My wife and I are spending Christmas this year at home in Montross, and I’m sad that we’re not visiting with family in North Carolina or California. But I’ve been looking at some new Microsoft research efforts on how to keep in touch with people in more natural ways, particularly valuable for teams working across geographic distances, which is how our Microsoft Institute works.
The question of how distributed teams can work collaboratively is only going to get more challenging, with out-sourcing and crowd-sourcing. Last week the Institute had a great visitor to our Reston digs: Tony Hey, Microsoft’s Corporate Vice President of External Research. Tony’s bio on Wikipedia mentions his thirty years as a leading European academic (particle physics was his game), along with the excellent books he’s authored: Einstein’s Mirror, and Feynman and Computation.
Now he leads Microsoft’s efforts on “External Research” which by definition includes “the company’s efforts to build long-term public-private partnerships with global scientific and engineering communities,” including academic centers and universities around the world. We’ve worked with Tony a bit before, but this was a chance to spend nearly all day reviewing some projects he’s working, and to share some of the longer-range projects my team’s working on.
Tony and his team, like ours, wind up working with globally dispersed people, so what’s the best way to keep track of other smart and busy people inside and outside a group like Microsoft Research? The new Microsoft Research website, which I really like, features a relatively new Microsoft Research Community, a series of threaded discussion topics with a 2.0 twist – and that’s starting to take off slowly. But those types of communication work better for topic-based conversations or question-answering, and other approaches can be better at fostering or nurturing professional relationships.
Now, of course I use FriendFeed and Facebook and other Web 2.0 social media tools, and have been using home.live.com to aggregate large numbers of feeds into a friendly hub. And then there’s Twitter – many MSR folks (and Live Labs and other Microsoft people) use Twitter of course, as a micro-blogging facility within its 140-character limit. I joked once (on Twitter of course) that politicians are able to use Twitter but have a 70-character limit, to account for the doublespeak.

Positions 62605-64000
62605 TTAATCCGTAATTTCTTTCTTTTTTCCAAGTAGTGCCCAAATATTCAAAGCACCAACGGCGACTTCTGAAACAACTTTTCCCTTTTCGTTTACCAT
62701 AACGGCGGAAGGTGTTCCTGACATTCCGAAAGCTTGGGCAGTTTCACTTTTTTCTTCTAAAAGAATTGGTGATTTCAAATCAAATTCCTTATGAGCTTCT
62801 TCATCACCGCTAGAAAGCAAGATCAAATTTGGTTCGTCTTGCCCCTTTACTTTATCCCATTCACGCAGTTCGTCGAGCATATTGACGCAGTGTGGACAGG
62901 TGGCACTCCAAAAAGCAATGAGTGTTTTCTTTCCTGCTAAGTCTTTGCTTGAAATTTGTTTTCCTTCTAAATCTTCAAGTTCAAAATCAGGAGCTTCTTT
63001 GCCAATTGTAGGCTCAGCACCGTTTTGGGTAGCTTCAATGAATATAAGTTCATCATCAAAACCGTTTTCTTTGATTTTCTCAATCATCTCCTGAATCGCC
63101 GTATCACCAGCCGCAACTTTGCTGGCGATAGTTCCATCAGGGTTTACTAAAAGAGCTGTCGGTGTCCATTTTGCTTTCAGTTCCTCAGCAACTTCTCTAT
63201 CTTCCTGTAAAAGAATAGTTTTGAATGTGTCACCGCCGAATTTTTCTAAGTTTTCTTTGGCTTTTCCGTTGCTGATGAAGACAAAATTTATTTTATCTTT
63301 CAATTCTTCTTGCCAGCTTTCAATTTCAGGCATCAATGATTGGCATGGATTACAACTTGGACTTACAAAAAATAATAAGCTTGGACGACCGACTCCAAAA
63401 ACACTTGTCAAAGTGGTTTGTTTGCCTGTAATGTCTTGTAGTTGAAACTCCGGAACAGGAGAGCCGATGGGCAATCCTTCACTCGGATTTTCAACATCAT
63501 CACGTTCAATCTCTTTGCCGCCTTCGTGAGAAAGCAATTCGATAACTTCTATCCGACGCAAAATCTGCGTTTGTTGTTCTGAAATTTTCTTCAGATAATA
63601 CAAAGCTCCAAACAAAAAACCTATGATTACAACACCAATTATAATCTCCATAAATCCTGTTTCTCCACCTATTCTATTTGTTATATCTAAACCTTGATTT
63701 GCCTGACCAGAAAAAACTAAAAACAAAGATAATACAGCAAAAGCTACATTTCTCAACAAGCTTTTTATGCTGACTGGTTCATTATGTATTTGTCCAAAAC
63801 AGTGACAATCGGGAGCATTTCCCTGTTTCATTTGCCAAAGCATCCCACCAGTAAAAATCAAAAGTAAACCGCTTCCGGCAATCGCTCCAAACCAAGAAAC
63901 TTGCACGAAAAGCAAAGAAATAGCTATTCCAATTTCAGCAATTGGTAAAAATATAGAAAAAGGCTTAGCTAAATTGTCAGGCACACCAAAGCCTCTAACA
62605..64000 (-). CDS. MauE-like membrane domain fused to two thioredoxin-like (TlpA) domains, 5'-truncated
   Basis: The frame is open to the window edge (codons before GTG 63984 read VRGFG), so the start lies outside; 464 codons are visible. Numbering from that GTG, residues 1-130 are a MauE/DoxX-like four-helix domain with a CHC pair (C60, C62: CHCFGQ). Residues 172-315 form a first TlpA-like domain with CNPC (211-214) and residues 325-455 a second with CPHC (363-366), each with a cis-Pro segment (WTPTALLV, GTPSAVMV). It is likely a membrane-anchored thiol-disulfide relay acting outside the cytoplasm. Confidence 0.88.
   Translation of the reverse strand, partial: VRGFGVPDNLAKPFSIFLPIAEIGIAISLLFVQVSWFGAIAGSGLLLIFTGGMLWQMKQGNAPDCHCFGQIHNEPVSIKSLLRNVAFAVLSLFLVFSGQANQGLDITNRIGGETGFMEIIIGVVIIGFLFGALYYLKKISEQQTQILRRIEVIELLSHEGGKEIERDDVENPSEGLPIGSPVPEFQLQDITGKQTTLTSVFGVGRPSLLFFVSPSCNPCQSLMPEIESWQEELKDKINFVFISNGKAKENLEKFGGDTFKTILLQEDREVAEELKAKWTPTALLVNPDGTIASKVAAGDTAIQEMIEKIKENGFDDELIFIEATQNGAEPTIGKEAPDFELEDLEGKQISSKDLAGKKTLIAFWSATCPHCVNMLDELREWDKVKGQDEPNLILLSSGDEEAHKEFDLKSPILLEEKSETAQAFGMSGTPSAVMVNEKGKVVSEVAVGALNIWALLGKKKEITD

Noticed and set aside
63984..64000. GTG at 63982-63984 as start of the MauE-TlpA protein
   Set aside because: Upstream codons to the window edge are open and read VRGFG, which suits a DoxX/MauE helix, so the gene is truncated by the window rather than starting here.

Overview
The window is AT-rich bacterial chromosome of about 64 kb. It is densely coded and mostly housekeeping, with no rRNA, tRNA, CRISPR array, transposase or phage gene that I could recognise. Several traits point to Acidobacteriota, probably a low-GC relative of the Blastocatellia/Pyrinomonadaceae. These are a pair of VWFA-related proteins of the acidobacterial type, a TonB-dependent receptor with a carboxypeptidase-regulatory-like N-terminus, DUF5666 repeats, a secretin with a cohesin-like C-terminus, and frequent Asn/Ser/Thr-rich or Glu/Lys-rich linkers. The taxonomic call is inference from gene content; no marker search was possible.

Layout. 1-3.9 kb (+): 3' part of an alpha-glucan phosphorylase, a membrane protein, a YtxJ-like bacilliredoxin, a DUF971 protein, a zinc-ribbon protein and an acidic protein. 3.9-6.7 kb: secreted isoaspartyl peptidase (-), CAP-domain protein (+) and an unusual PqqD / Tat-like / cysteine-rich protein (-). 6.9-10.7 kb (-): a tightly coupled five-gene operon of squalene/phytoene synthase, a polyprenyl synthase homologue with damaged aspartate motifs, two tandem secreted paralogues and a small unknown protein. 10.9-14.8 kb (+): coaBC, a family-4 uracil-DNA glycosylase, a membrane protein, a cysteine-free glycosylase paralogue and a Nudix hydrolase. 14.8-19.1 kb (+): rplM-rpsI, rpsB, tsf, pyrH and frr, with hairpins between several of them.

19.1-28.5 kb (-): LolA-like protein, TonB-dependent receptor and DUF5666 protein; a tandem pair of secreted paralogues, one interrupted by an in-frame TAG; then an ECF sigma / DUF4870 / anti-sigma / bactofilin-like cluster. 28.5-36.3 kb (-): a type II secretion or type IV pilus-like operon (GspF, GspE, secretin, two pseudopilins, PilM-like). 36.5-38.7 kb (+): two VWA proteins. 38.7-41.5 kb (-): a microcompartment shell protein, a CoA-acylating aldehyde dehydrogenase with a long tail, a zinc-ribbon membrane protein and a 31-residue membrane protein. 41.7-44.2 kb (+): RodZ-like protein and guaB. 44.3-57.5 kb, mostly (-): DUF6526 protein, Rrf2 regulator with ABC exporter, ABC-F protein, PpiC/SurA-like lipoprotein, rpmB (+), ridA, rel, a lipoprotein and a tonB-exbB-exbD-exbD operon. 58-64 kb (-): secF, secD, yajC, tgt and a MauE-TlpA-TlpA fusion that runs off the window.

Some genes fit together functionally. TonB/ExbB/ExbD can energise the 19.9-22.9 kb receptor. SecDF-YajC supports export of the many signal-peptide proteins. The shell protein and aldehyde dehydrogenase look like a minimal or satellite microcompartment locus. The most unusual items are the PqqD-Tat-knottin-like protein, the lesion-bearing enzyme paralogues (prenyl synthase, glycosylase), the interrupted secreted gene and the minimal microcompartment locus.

Since signing up for Twitter early in 2007, as of this morning I had posted a total of 1,241 total tweets. According to the delightful site Tweetwasters.com, assuming that I spent an average of 30 seconds per tweet I have spent “37,230 Seconds or 621 Minutes or 10.34 Hours using Twitter.” However, that doesn’t count the time I spend reading other people’s posts. That’s the real time-suck, but it’s invaluable. I have made new friends, discovered innovative research and new companies, and learned an enormous amount about people the world over, all by dipping asynchronously into the Twitter conversational river.
But Twitter isn’t enough, of course, and doesn’t provide a “professionally whole” way of maintaining robust presence and collaborative contact. Several Microsoft Research groups (the Visualization and Interaction Group or VIBE, and the Computer Supported Collaboration and Visualization Group) have been doing research into the potential for “Embodied Social Proxies,” or what they call ESP for short. (By the way, that makes three different Microsoft projects I know of using that acronym… why it’s almost as generous as the Pentagon with acronyms.)
This ESP is not a product yet, and only exists as prototypes hacking together the different technologies that might be relevant to address what the team quickly identified as some frustrating limitations in current techologies like remote video teleconferencing, beyond the typical A/V quality problems: fewer opportunities and harder to do ad-hoc conversations, less exchange of awareness signals, azynchronous time zones, and the basic “Out of sight, out of mind” issue.
Here’s a recently published presentation “Can We Make Distance Matter Less?” by MSR senior researcher Gina Venolia, which summarizes the work to enable distributed teamwork. Social-media freaks will find the entire thing interesting, I believe, but if you only want to read about the prototyping itself skip to slide 35 about the “tool opportunities.”
Essentially they’re working towards enabling a fulltime, always-on remote representation of the individual, or at least the lifestream they’re willing to share. So their ESP work initially combines two key functions delivered as web-services:
- Ambient display of the remote worker’s state and activity, like a Twitter or FB feed;
- Videoconferencing head-shot for 1:1 or group meetings.
The eventual systems that represent ESP will certainly be more immersive and probably increasingly anthropomorphic – we could easily embed the proxies in robotic systems for example. There’ll be enormous growth for embodied proxies using different representational means to communicate various forms of information, governed by what individuals choose to share.
And so, for future Christmases I’ll have my social-proxy family members sitting right by the fire here, beside me, from around the world, tweeting away about everything and nothing, cabbages and kings….
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